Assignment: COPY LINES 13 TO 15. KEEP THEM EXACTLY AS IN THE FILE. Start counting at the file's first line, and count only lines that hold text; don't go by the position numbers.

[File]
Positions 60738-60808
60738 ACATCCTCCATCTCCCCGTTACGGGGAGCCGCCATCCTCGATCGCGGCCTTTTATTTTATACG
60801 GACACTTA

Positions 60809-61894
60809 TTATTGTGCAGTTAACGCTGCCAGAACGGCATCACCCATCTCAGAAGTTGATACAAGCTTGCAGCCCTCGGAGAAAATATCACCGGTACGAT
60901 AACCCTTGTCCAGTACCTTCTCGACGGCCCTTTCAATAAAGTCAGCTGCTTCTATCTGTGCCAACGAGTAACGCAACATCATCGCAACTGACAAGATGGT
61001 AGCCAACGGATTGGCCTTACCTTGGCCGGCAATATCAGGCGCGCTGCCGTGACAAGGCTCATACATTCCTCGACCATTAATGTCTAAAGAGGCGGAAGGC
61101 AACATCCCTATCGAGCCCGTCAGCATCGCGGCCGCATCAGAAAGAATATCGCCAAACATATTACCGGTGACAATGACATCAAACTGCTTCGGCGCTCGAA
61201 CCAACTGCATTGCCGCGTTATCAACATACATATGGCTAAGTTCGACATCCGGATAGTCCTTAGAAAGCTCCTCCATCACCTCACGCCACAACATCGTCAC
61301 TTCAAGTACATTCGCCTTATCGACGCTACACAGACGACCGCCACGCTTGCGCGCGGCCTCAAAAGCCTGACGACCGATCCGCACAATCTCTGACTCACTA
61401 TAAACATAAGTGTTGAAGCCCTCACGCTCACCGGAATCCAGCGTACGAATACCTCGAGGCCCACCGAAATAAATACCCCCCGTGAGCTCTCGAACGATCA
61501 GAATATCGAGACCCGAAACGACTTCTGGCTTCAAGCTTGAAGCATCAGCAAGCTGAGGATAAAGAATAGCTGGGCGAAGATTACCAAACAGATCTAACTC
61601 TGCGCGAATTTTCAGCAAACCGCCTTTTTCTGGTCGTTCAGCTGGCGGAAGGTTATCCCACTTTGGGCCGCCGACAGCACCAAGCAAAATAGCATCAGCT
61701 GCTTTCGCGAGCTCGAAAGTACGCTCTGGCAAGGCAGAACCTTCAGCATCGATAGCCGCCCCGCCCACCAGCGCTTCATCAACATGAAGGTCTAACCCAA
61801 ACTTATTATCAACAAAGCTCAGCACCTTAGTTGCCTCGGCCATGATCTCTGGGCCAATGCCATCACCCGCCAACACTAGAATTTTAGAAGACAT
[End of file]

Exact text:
61601 TGCGCGAATTTTCAGCAAACCGCCTTTTTCTGGTCGTTCAGCTGGCGGAAGGTTATCCCACTTTGGGCCGCCGACAGCACCAAGCAAAATAGCATCAGCT
61701 GCTTTCGCGAGCTCGAAAGTACGCTCTGGCAAGGCAGAACCTTCAGCATCGATAGCCGCCCCGCCCACCAGCGCTTCATCAACATGAAGGTCTAACCCAA
61801 ACTTATTATCAACAAAGCTCAGCACCTTAGTTGCCTCGGCCATGATCTCTGGGCCAATGCCATCACCCGCCAACACTAGAATTTTAGAAGACAT